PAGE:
Medical Assistant vs. Medical Office Assistant

Interested in becoming a medical assistant and not sure if you are ready for the clinical side of the job? Maybe becoming a medical office assistant is a better option for you.

Although many medical assistants help with clerical tasks, most medical office assistants leave the patients to the medical assistants. The medical office assistant focuses on the clerical tasks instead of the clinical tasks in a medical facility.

The following will help define the similarities and differences between medical assistants and medical office assistants. Regardless of which you choose, you will work with colleagues who want to help patients stay healthy and happy.

Medical Assistants

Medical assistants deal directly with other health care professionals in treating injuries and diseases. If you have a desire to work in the health care field, this is an excellent place to begin. Your career as a medical assistant will have a purpose and be beneficial to everyone you meet, whether it’s a doctor or patient. What kinds of skills are needed to become a medical assistant?

Medical Assistant Skills

Some of the most sought-after skills someone in the medical assistant profession needs include patient care, preparing injections, CPR, measuring vital signs (blood pressure, temperature, pulse rate, and breathing rate), patient preparation, and EKG. You will find medical assistants in hospitals, doctors’ offices, clinics, labs, and urgent care facilities.

Working in Doctors’ Offices, Clinics, and Urgent Care Facilities

Medical assistants fill vital rolls in many doctors’ facilities. They escort patients into the exam rooms and take their height and weight. The medical assistant also takes patients’ vital signs and prepares them for the actual visit from the doctor.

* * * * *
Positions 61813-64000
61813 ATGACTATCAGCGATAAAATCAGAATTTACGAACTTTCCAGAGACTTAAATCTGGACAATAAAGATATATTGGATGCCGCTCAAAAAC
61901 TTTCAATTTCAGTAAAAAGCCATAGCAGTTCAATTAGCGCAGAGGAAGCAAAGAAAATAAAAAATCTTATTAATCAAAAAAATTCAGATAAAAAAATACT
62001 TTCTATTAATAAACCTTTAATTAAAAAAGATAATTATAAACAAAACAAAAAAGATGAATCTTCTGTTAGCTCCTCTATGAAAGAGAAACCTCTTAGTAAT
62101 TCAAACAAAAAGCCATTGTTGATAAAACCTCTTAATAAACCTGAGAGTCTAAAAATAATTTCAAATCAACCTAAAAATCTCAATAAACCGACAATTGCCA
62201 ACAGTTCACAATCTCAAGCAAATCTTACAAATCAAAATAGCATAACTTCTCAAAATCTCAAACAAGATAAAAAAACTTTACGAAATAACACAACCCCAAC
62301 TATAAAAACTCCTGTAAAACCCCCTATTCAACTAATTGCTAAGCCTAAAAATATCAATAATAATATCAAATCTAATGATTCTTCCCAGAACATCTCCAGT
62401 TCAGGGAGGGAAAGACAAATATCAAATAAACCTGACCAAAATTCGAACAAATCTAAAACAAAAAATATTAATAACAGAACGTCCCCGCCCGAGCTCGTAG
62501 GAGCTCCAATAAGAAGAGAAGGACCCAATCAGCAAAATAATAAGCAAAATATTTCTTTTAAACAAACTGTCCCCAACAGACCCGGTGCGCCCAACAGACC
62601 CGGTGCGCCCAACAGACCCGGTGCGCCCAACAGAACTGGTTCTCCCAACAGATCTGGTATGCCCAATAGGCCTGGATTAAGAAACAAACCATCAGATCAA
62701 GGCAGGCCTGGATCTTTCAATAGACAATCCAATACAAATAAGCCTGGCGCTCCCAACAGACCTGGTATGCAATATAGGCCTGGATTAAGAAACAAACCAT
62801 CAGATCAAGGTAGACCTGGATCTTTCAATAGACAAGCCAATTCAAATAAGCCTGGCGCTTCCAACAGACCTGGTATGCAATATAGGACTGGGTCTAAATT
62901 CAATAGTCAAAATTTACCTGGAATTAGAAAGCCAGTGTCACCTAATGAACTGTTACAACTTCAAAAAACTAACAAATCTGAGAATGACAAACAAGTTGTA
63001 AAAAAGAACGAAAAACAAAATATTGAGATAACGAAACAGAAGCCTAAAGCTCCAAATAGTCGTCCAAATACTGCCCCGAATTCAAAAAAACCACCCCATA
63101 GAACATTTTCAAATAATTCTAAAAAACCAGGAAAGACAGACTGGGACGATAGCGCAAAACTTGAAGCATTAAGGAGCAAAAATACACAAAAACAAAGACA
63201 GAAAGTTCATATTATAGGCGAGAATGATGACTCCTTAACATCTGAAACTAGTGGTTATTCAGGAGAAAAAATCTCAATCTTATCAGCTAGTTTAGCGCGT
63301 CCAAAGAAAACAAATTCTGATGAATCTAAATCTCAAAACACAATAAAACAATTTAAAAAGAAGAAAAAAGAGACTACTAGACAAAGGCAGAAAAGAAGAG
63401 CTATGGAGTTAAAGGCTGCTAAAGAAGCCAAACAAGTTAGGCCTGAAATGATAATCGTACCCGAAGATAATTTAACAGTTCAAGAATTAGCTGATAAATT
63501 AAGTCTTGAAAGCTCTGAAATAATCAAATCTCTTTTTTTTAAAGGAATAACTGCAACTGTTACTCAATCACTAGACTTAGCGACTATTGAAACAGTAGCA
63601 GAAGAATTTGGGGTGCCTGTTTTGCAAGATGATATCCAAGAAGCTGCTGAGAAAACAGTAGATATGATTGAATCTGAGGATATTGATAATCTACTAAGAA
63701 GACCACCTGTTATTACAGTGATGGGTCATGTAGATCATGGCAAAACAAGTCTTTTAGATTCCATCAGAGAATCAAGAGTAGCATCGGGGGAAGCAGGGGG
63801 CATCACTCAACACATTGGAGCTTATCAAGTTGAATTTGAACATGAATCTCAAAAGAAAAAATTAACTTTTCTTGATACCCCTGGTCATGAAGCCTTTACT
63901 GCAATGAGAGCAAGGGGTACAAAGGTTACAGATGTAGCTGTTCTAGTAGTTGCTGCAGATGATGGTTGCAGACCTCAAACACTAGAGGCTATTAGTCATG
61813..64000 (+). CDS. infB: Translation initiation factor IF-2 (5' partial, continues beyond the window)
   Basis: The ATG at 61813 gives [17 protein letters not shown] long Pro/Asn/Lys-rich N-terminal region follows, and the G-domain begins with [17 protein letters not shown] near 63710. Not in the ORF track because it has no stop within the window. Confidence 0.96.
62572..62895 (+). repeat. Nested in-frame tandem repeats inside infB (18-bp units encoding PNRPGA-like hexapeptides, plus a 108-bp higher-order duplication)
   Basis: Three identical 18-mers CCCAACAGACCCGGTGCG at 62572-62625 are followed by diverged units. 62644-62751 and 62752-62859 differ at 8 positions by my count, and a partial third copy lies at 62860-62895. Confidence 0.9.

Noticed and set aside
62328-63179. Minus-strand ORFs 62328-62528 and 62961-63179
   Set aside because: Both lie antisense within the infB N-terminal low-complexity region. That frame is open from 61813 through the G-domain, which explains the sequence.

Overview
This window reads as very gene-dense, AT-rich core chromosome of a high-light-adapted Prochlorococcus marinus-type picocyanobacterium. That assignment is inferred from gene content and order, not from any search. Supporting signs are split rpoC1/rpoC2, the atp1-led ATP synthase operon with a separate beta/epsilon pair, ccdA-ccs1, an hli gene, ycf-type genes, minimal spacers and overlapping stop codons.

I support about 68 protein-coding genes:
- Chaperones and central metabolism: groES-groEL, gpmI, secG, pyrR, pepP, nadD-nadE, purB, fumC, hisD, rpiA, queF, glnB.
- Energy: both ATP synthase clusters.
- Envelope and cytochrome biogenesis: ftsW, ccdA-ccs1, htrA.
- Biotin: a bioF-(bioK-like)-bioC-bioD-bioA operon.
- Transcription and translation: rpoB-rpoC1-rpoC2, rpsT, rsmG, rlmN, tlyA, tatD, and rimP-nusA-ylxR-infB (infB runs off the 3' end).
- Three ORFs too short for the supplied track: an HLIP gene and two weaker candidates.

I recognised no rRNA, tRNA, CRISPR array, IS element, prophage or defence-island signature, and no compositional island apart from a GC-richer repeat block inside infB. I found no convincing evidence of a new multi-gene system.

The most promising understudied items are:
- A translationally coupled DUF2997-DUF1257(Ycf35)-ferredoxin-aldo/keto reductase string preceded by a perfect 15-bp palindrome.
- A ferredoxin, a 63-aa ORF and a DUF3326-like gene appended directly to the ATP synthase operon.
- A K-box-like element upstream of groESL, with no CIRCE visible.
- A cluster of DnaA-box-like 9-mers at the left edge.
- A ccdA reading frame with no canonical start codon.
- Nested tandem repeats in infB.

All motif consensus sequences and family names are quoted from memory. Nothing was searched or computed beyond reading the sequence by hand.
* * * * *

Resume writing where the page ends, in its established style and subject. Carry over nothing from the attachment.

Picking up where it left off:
Medical assistants are the ones writing important notes and information on the patient’s chart by finding out if the patient suffers from an allergy or other condition, noting symptoms and medications.

It’s the medical assistant who takes a patient’s blood and changes the dressings on cuts or burns. Doctors may ask a medical assistant to perform a certain test, and then in turn explain it to the patient.

It’s usually the responsibility of the medical assistant to provide patients with instructions for routine care, such as medication needs or special dietary requirements. Medical assistants aid patients as they teach them how to use a wheelchair, crutches, or a walker.

Other Possible Duties

Regardless of whether a medical assistant works in a hospital, clinic, or private doctor’s facility, some of the duties may also include filing paperwork, verifying insurance, patient scheduling, and communicating between the doctor and patient.

It’s the medical assistant who prepares the examination rooms and makes sure everything the doctor may need is available, sterilized, and in working order. The medical assistant orders supplies, maintains the equipment, and keeps patient logs and files.

One of the most important jobs for a medical assistant is establishing a working relationship between doctors and their patients. It’s usually the medical assistant who intercepts phone calls and greets the patients before a doctor speaks to the patient.

The medical assistant listens to what is troubling patients and can help soothe fears by reassuring them that they will receive excellent care.

Technology

As technology in general continues to evolve, so has technology in the health care field. A medical assistant will have a role in administrative tasks.

The implementation of electronic health records (EHR) is changing the technology in doctors’ offices. As EHR is used more often, medical assistants are finding themselves entering more patient data. This data includes medical histories, lab results, treatment plans, allergies, and a list of medications used. This information will be available anywhere the patient needs to go for care.

Possible Career Paths

By becoming a medical assistant, you are choosing a career path that has many possibilities. It’s up to you to decide if you would prefer to be a clinical medical assistant or a medical office assistant.

Medical Office Assistant

Unlike medical assistants, medical office assistants work in an office environment with responsibilities such as answering phones, checking patients in, scheduling appointments, filing and processing insurance claims, handling patient payments, and maintaining office supplies and inventory.